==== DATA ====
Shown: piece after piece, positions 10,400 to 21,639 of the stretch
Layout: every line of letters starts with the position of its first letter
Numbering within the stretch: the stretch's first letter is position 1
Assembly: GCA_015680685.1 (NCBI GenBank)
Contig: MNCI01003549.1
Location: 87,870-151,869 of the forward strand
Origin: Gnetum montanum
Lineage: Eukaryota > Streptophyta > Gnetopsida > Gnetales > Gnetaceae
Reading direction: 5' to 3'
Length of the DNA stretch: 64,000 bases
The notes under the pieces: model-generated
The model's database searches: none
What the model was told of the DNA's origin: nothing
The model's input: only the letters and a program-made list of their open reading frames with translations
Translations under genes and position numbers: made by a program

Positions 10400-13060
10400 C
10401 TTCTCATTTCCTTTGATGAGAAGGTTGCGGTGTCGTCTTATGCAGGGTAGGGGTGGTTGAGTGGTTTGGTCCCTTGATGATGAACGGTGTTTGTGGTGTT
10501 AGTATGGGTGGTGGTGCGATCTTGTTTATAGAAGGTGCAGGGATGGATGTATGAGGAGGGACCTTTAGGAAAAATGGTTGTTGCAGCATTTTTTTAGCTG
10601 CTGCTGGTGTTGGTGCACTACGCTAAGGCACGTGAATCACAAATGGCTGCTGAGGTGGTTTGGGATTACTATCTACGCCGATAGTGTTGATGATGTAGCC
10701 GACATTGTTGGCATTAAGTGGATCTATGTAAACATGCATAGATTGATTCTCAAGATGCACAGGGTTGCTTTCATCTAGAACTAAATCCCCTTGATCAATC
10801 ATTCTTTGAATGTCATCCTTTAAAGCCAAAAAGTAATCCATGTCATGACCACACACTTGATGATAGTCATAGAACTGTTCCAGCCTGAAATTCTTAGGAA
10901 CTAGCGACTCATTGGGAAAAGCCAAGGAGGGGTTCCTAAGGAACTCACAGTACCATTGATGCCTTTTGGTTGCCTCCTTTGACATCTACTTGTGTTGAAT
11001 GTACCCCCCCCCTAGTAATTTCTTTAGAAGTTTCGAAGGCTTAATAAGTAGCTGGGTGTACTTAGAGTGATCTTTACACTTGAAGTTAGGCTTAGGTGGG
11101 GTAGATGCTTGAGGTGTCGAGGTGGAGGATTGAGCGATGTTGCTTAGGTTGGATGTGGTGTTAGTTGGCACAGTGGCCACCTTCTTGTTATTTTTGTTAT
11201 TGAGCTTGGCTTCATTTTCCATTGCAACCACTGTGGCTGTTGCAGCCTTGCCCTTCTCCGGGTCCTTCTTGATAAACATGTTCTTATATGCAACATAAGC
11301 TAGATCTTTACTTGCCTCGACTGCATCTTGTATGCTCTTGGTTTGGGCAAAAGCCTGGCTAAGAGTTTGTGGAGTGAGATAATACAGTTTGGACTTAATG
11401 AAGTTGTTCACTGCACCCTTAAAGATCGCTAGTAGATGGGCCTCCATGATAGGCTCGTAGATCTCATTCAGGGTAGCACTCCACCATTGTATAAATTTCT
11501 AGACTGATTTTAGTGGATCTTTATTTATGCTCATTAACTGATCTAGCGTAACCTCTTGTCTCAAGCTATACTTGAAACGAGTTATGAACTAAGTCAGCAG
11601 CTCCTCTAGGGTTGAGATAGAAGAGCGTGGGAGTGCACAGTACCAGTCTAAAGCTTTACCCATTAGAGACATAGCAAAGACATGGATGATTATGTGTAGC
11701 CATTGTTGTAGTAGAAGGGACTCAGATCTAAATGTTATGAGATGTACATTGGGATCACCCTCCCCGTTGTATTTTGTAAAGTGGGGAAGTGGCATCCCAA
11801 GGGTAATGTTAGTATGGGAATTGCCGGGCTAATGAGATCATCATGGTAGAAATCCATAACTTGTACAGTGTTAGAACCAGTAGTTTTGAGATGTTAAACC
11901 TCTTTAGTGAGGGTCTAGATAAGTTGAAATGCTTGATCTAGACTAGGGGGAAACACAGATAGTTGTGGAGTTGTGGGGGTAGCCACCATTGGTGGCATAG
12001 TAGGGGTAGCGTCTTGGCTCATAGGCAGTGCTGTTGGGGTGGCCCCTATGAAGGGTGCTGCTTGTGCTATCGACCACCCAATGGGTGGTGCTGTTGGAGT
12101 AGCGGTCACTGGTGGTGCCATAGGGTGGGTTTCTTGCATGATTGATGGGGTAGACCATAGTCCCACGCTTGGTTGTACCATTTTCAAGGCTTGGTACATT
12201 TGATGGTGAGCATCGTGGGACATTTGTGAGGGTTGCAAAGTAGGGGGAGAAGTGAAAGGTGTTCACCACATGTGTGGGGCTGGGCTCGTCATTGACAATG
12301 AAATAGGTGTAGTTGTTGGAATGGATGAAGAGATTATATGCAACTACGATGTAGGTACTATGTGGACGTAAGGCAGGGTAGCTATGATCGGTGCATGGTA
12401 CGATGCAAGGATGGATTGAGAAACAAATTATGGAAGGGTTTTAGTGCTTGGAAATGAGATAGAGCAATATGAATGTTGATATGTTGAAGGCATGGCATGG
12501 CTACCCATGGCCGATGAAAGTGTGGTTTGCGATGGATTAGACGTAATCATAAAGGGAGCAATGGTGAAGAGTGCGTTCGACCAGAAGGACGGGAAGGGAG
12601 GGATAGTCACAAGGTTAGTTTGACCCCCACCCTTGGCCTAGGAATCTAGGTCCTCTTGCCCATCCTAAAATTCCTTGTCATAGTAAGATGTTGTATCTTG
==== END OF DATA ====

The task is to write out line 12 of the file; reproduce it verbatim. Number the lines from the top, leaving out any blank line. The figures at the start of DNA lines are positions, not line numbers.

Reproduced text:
The model's database searches: none